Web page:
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Mayo making its COVID-19 modeling public with online tracking tool

Plus: St. Paul Council votes to move forward with guaranteed basic income project; Minnesota man accused of joining Islamic State returns to face terrorism charges; Minneapolis ends lease negotiations for temporary 3rd Precinct police HQ; and more

Mayo Clinic
Mayo Clinic

The Star Tribune’s Jeremy Olson writes: “Mayo Clinic is going public with a modeling approach to predicting COVID-19 trends that its leaders said has effectively guided their hospital preparations since the start of the pandemic. The Rochester-based health system is unveiling an online tracking tool Thursday that provides recent COVID-19 case data for U.S. counties, as well as reputable advice on how to prevent infections with the coronavirus that causes the disease. The tool on the site will be updated this fall with county-level modeling forecasts for pandemic activity.”

Also in the Star Tribune, Joe Carlson says, “Hundreds of thousands of patients and donors to Children’s Minnesota and Allina Health hospitals are getting letters saying some of their personal data may have been exposed in the second-largest health care data breach in state history. The growing list of those affected includes more than 160,000 patients and donors at Children’s Minnesota, and more than 200,000 patients and donors from Allina Health hospitals and clinics.”

The AP reports, “A Minnesota man who is accused of joining the Islamic State group in Syria has been returned to the United States to face terrorism charges. Abdelhamid Al-Madioum made his first court appearance in U.S. District Court in Minnesota on Wednesday. Authorities say he was vacationing with his family in Morocco in 2015 when he secretly booked a flight to Istanbul, Turkey, and then traveled to Syria. He’s charged with providing material support to a foreign terrorist organization.”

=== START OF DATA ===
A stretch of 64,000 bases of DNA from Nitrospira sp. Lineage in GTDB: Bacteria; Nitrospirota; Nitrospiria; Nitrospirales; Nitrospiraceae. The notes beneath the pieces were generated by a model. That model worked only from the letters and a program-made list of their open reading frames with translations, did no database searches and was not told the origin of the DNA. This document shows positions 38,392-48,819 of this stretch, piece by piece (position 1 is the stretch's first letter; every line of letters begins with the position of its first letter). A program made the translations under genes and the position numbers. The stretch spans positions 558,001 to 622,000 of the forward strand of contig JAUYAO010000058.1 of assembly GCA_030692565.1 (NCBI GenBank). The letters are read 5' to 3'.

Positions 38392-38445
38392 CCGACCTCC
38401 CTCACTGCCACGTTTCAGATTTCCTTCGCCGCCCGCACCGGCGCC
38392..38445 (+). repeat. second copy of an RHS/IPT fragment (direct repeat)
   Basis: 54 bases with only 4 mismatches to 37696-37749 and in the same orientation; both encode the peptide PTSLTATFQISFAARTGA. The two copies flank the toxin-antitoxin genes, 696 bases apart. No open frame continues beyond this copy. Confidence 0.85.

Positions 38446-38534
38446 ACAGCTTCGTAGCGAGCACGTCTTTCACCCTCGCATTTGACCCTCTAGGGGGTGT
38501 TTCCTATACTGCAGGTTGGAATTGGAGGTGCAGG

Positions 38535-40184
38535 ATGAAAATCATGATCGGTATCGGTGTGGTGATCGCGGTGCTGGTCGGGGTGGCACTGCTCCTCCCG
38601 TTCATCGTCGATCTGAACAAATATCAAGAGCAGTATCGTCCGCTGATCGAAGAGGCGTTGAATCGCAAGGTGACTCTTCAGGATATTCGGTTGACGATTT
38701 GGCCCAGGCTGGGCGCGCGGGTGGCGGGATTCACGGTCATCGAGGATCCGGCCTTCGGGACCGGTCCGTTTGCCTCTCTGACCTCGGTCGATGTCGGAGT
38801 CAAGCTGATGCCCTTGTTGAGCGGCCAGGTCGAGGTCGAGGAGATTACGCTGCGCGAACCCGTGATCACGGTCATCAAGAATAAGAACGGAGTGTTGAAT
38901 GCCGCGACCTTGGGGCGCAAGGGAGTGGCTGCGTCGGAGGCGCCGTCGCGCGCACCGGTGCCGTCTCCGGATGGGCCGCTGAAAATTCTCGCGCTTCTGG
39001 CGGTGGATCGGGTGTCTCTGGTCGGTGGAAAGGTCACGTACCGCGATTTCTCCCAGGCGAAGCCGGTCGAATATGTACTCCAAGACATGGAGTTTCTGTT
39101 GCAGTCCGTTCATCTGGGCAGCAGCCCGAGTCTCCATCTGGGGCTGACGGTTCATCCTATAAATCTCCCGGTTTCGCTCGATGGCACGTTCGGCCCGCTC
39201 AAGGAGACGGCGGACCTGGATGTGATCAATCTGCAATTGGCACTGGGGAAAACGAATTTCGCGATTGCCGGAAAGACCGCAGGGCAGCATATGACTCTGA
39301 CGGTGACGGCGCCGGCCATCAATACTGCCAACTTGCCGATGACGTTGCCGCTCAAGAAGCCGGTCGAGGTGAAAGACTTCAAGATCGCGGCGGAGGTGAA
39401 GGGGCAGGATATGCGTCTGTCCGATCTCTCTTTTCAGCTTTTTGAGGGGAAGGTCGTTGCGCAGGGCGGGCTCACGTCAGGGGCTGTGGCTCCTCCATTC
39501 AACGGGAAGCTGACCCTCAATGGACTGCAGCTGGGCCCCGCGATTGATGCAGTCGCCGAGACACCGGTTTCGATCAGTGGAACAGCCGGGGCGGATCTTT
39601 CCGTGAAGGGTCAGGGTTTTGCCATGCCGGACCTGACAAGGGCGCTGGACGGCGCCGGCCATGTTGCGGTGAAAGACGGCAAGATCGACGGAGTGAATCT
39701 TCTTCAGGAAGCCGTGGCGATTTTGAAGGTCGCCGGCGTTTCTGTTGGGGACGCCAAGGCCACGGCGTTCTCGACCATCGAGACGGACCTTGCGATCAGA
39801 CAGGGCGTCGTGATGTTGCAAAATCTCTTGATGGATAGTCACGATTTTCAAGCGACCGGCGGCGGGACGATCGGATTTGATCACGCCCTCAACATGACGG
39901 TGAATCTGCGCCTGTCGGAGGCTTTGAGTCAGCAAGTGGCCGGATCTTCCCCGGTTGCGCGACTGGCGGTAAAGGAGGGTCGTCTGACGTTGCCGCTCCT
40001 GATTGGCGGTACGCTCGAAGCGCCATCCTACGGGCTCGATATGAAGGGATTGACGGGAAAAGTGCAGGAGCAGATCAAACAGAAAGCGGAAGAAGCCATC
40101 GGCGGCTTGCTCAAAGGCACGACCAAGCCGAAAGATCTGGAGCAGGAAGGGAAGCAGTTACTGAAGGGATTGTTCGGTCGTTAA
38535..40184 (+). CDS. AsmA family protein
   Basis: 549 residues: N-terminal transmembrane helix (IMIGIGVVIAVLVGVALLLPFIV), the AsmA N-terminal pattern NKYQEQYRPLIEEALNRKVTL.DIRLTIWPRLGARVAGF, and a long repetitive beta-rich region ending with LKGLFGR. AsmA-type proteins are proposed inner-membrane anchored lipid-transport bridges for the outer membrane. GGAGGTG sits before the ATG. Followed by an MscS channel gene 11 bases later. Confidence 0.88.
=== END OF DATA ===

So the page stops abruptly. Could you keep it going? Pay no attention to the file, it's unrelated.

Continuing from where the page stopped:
In the Pioneer Press, Kristi Belcamino writes: “The St. Paul City Council voted unanimously Wednesday to move forward with Mayor Melvin Carter’s guaranteed basic income demonstration project. Last week, minutes before the seven council members appeared ready to vote in favor of using $300,000 in federal CARES Act funding to launch $500 monthly payments to 150 low-income families affected by the coronavirus pandemic, city staff reviewed a letter of concern from U.S. Rep. Betty McCollum. … On Wednesday morning, a letter of response was sent to McCollum from the mayor and council members addressing her concerns and noting that St. Paul was one of several U.S. cities using the federal funding in this way.”

MPR’s Brandt Williams writes: “City officials say Minneapolis has ended lease negotiations for a new temporary headquarters for the 3rd Precinct police station which was burned down earlier this year. In August, a council committee had agreed to pursue an agreement for a space along Hiawatha Avenue which used to house a printing company. However, some residents of the neighborhood pushed back, saying the process was rushed and didn’t give them enough time to weigh in on the temporary police station. And the council agreed to a delay. A city spokesperson said the two parties have reached an impasse and will not pursue further negotiations.”